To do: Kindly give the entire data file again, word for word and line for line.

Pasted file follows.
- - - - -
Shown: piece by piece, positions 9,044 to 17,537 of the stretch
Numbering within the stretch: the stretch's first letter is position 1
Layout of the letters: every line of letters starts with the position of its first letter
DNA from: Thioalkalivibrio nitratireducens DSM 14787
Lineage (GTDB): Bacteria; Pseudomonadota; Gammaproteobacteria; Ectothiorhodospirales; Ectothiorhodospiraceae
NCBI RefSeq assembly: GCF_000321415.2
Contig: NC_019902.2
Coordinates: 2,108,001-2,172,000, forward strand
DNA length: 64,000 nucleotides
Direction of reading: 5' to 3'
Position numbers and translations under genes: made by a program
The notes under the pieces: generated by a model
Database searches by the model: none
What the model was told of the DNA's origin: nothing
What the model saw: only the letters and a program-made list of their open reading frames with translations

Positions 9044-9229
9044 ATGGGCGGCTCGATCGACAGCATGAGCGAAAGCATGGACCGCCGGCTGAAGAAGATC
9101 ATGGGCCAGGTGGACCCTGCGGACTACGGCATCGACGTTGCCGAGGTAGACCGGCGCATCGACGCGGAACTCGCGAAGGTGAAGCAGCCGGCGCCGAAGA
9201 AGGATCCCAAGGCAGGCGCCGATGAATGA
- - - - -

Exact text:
Shown: piece by piece, positions 9,044 to 17,537 of the stretch
Numbering within the stretch: the stretch's first letter is position 1
Layout of the letters: every line of letters starts with the position of its first letter
DNA from: Thioalkalivibrio nitratireducens DSM 14787
Lineage (GTDB): Bacteria; Pseudomonadota; Gammaproteobacteria; Ectothiorhodospirales; Ectothiorhodospiraceae
NCBI RefSeq assembly: GCF_000321415.2
Contig: NC_019902.2
Coordinates: 2,108,001-2,172,000, forward strand
DNA length: 64,000 nucleotides
Direction of reading: 5' to 3'
Position numbers and translations under genes: made by a program
The notes under the pieces: generated by a model
Database searches by the model: none
What the model was told of the DNA's origin: nothing
What the model saw: only the letters and a program-made list of their open reading frames with translations

Positions 9044-9229
9044 ATGGGCGGCTCGATCGACAGCATGAGCGAAAGCATGGACCGCCGGCTGAAGAAGATC
9101 ATGGGCCAGGTGGACCCTGCGGACTACGGCATCGACGTTGCCGAGGTAGACCGGCGCATCGACGCGGAACTCGCGAAGGTGAAGCAGCCGGCGCCGAAGA
9201 AGGATCCCAAGGCAGGCGCCGATGAATGA